I never really understood that claim. Until recently I wasn't aware of how a humble amino acid could have such an effect, and even then I wasn't sure why turkey should be so much more rich in tryptophan than, say, chicken or duck or pork (all of which were in the turducken we shared for our Christmas meal). After all, I seem to feel just as drowsy after a meal replacing the turkey with roast beef. But it's such common knowledge that it must be true. Or is it?
The Facts: Tryptophan is a precursor to both serotonin and melatonin - regulators of the sleep cycle (among other functions) - and high levels could cause drowsiness. L-tryptophan was sold as a nutritional supplement and sleep aid, but a link to eosinophilia-myalgia syndrome prompted an FDA ban in 1991. Sale of tryptophan supplements has since resumed.
The Fiction: Turkey contains no more tryptophan than other meats. According to the USDA National Nutrient Database, 100 grams of roast turkey (light meat) contains 0.340g of tryptophan. The same amount of roast chicken (white meat) contains 0.361g, and roast beef (eye of round, prime grade) contains 0.325g/100g.
The post-meal drowsiness? Well, it could be the alcohol or it may be the other components of the meal. A typical turkey dinner is accompanied by potatoes, bread, stuffing - plenty of carbohydrates. It's been shown in rats and humans that high carb meals have an effect on plasma tryptophan concentrations and serotonin synthesis. The insulin release after eating carbohydrate rich foods stimulates amino acid uptake into muscle, in particular large neutral-branched amino acids. This increases the plasma concentration of tryptophan relative to other amino acids where it can then outcompete for amino acid transporters into the CNS for conversion to serotonin/melatonin leading to the familiar post-feast forty winks.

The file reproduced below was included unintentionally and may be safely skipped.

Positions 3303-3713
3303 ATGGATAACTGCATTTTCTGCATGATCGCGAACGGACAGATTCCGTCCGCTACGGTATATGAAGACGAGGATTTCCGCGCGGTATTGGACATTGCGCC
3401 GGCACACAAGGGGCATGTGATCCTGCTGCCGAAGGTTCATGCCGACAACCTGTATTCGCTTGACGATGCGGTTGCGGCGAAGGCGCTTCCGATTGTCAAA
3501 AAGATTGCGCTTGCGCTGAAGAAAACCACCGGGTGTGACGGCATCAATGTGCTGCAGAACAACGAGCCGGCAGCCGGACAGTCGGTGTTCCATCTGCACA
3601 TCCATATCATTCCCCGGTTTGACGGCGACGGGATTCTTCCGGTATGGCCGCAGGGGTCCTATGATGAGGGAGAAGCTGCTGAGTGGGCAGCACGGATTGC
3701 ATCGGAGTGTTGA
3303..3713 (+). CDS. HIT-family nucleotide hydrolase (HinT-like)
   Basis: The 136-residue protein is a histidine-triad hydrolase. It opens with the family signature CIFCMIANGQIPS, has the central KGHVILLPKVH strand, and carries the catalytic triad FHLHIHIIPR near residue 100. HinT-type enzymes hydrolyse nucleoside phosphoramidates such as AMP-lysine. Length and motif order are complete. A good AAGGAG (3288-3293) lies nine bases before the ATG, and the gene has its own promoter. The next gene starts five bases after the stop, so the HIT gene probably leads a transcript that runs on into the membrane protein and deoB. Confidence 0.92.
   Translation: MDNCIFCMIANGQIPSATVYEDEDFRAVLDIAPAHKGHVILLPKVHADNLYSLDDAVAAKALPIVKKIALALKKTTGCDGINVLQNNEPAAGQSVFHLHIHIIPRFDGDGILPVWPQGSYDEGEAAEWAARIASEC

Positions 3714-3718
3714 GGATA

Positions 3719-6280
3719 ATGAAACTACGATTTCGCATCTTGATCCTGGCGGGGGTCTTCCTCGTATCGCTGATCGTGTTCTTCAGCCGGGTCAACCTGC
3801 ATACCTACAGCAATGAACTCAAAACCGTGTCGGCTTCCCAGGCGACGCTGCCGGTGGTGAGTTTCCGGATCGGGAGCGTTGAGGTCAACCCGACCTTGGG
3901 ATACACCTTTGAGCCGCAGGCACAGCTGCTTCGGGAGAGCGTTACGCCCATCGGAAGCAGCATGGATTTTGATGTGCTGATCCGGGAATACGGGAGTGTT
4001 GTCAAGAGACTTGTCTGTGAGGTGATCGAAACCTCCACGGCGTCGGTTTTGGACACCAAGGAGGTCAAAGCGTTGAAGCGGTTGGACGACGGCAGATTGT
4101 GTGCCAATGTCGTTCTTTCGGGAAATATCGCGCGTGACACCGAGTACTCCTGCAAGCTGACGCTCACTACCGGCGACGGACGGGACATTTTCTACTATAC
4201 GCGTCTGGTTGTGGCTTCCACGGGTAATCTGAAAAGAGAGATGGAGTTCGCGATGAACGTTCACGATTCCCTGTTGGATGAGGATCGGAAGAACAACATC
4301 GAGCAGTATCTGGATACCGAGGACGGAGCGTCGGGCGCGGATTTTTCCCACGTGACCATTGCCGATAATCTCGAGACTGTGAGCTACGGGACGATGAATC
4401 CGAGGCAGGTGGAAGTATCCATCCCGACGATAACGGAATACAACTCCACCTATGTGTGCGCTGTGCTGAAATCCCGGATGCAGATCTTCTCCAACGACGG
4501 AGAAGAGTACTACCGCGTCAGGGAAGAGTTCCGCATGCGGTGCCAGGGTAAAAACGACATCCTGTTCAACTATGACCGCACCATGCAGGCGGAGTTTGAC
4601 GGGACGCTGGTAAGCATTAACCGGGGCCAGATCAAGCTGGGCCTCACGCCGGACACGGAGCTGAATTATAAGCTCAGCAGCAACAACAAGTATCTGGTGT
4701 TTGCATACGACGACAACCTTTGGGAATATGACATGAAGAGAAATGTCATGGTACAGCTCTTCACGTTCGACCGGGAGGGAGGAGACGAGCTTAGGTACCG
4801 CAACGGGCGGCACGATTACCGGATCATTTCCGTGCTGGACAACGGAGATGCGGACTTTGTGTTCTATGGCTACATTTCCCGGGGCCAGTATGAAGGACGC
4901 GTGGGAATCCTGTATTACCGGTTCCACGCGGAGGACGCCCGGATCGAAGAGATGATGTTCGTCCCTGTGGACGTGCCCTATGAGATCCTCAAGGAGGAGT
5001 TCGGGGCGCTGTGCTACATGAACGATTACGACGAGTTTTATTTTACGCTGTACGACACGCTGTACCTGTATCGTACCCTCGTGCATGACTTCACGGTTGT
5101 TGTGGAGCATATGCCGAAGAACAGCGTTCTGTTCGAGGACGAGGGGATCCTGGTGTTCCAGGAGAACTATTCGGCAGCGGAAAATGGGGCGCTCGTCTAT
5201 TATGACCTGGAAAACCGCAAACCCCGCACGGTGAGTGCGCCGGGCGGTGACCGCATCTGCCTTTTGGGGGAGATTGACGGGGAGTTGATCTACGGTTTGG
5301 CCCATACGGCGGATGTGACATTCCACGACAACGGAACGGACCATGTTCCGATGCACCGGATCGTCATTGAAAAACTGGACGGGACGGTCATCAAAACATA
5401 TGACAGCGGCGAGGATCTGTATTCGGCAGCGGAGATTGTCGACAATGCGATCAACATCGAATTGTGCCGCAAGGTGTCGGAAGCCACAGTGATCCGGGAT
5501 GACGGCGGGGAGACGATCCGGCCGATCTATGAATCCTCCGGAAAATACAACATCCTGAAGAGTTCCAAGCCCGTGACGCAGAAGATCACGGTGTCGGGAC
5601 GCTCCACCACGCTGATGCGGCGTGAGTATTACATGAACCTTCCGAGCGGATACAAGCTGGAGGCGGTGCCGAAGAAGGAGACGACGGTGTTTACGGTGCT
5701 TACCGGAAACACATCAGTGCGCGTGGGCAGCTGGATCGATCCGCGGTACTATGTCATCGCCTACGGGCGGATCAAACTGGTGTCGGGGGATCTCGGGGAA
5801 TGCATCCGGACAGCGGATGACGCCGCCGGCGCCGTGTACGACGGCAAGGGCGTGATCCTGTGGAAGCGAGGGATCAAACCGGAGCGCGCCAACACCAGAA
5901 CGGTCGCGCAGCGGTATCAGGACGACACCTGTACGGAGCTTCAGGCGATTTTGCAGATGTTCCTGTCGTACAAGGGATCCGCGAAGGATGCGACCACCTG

So the long and short of it is that the turkey sleep isn't imagined, but it has more to do with the rest of the meal than the turkey itself.